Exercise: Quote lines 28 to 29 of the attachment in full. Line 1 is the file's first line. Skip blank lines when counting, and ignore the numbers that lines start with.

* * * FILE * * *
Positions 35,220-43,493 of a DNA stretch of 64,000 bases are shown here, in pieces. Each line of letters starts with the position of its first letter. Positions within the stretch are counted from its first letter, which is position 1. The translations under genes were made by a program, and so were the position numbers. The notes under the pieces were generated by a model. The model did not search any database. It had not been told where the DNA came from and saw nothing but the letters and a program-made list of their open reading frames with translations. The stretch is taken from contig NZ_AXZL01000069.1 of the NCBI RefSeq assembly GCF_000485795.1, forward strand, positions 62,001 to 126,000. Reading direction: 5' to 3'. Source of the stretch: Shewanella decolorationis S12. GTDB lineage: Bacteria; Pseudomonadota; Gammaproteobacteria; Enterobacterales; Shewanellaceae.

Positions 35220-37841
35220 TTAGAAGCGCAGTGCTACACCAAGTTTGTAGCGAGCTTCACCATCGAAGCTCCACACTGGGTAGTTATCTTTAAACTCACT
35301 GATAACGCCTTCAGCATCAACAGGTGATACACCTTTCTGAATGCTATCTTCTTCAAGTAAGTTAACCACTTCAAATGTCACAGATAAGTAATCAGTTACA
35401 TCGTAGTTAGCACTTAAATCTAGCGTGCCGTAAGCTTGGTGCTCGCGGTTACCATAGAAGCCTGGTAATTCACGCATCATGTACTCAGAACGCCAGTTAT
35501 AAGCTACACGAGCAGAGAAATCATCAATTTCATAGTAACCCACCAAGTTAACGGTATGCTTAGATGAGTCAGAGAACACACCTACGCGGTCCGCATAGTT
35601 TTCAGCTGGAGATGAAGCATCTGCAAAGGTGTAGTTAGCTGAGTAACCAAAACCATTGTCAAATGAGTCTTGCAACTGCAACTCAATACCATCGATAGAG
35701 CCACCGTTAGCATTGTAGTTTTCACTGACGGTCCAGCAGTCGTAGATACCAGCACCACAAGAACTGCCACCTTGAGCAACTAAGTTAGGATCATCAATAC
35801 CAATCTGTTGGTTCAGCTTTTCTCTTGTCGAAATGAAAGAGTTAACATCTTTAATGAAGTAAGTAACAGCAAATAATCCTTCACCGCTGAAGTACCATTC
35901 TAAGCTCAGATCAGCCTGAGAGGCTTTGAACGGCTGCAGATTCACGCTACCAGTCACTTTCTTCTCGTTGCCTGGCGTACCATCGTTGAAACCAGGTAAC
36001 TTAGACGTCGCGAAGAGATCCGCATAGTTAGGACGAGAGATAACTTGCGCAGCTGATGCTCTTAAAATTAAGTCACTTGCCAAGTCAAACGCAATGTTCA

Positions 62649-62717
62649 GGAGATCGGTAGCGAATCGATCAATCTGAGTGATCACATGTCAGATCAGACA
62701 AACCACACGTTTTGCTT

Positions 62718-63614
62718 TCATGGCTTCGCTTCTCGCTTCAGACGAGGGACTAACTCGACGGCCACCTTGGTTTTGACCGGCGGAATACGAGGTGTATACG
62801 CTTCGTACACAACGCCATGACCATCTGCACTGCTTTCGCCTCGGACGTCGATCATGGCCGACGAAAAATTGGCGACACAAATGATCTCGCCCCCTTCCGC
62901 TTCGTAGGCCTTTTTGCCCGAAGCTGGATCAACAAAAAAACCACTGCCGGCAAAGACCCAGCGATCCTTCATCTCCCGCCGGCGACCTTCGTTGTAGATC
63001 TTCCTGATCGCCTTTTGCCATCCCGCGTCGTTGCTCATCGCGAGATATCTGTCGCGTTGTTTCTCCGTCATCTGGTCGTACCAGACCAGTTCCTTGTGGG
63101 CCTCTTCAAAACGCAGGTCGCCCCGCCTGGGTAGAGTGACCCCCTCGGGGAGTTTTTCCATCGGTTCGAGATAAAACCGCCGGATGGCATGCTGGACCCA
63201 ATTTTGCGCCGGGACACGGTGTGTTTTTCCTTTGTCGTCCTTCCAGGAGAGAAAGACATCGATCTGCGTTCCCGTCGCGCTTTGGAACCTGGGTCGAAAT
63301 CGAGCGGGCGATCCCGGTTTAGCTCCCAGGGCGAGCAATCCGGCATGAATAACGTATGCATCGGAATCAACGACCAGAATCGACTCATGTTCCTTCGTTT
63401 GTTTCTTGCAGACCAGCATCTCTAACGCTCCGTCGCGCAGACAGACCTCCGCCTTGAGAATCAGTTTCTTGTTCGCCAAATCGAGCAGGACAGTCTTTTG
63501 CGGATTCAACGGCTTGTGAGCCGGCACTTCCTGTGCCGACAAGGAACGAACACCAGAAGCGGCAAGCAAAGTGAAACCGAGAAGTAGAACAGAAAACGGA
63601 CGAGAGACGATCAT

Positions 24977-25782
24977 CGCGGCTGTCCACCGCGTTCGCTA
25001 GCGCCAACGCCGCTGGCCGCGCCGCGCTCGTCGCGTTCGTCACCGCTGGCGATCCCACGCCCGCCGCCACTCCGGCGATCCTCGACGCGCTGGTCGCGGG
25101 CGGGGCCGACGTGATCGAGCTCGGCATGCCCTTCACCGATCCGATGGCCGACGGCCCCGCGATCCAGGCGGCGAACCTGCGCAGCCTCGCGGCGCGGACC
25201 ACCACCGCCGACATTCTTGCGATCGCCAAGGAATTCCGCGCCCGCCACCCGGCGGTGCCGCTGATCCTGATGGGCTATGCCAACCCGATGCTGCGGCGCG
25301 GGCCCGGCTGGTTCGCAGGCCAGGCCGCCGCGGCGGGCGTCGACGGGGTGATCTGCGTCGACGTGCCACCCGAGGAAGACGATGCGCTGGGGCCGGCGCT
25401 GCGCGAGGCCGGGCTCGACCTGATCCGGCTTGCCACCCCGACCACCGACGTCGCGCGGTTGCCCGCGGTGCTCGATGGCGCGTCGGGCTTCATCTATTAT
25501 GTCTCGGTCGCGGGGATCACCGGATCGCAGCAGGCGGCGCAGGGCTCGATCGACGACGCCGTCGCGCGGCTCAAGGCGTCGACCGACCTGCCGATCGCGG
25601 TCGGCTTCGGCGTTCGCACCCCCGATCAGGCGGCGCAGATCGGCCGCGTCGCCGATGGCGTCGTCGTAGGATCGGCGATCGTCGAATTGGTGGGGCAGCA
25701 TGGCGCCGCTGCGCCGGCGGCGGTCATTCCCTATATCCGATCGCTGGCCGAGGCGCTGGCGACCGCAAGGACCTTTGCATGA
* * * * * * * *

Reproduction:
25001 GCGCCAACGCCGCTGGCCGCGCCGCGCTCGTCGCGTTCGTCACCGCTGGCGATCCCACGCCCGCCGCCACTCCGGCGATCCTCGACGCGCTGGTCGCGGG
25101 CGGGGCCGACGTGATCGAGCTCGGCATGCCCTTCACCGATCCGATGGCCGACGGCCCCGCGATCCAGGCGGCGAACCTGCGCAGCCTCGCGGCGCGGACC